‘It is better to light a single candle than to curse the darkness” was a favorite Chinese proverb of the late “Peanuts” cartoonist Charles Schultz. Photographer James Balog must have taken that to heart as he noticed changes to the wild world he documents, and heard all the cursing dominating the discussion of global climate change.
3 1/2 (out of five stars)Director: Jeff OrlowskiCast: James Balog, Svavar Jonatansson, Louie Psihoyos, Adam LeWinterRated: Unrated, with moments of mild peril and a couple of instances of profanity.Running time: 1 hour, 16 minutes
So Balog set up time-lapse camera gear and mounted them in front of a number of the world’s glaciers for three years. And in starkly beautiful, simple and damning images, he showed glaciers disappearing so fast he had to reaim his cameras just to follow their rapid decline.
“Chasing Ice” is a beautiful documentary that follows Balog, who often works for National Geographic, in his dogged quest to silence the blizzard of denial that the film sums up in montages of TV footage. Ideologues such as Sean Hannity and Rush Limbaugh use “Al Gore” as a curse word to dismiss the overwhelming evidence and the unified scientific research that burning fossil fuels has warmed the planet and is melting the world’s ice, from pole to pole. Balog answers them with simple, blunt images.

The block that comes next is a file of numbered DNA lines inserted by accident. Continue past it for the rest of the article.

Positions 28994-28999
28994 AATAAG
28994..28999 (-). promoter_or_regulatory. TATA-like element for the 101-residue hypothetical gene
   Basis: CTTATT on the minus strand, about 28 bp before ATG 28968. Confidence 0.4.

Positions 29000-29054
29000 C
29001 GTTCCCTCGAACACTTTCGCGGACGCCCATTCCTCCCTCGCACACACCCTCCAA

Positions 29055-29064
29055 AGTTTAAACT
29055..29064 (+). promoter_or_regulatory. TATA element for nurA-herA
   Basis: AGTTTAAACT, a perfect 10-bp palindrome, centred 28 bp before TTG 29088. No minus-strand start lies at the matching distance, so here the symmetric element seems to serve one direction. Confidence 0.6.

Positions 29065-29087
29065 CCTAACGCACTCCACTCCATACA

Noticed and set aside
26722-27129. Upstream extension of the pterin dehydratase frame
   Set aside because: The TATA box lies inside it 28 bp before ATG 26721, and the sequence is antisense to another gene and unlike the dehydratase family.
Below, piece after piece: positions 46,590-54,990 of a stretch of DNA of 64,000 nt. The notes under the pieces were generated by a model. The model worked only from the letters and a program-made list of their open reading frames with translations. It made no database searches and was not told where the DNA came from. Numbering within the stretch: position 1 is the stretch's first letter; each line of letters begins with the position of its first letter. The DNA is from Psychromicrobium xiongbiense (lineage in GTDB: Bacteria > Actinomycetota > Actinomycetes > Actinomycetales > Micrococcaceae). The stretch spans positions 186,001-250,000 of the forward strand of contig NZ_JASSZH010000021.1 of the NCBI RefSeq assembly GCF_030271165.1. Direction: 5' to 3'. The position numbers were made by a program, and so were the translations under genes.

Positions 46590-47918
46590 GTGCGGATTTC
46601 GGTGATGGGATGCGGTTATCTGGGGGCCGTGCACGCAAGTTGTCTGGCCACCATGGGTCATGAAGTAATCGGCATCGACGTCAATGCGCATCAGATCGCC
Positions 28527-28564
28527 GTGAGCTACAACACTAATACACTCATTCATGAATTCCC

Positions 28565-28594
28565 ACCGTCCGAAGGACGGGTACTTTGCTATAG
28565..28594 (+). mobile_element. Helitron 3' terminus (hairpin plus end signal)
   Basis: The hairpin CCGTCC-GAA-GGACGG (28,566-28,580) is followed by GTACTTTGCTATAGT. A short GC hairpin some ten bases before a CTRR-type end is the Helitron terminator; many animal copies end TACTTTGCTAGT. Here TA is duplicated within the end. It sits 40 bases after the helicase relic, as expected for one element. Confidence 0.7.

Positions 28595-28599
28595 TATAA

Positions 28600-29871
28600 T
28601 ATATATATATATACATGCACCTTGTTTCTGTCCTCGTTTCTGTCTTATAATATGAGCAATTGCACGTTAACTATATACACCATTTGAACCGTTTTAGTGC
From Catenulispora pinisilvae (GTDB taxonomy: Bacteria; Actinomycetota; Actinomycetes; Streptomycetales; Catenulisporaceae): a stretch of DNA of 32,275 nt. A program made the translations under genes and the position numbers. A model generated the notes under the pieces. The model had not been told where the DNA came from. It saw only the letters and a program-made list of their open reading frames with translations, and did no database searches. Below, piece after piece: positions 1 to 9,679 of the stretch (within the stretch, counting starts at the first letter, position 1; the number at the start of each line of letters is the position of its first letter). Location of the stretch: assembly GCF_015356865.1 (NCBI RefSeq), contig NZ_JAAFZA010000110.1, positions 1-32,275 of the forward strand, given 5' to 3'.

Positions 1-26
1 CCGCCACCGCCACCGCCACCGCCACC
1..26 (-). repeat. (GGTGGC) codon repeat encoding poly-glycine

“Chasing Ice” follows the photographer as he works out how he’s going to photograph this process in Iceland, Greenland, Montana and Alaska.
Filmmaker Jeff Orlowski rides along as Balog visits scientists who have the ice core samples than give testimony to the rising levels of carbon in the atmosphere. Film cameras sit in as Balog meets other scientists who link the longer droughts, harsher fire and tropical storm seasons to the warming planet.
And here’s the head of the world’s largest reinsurance company, the insurer to the world’s insurers, to reassure that, yes, this is happening, and, yes, it’s already costing his company, and us, a fortune.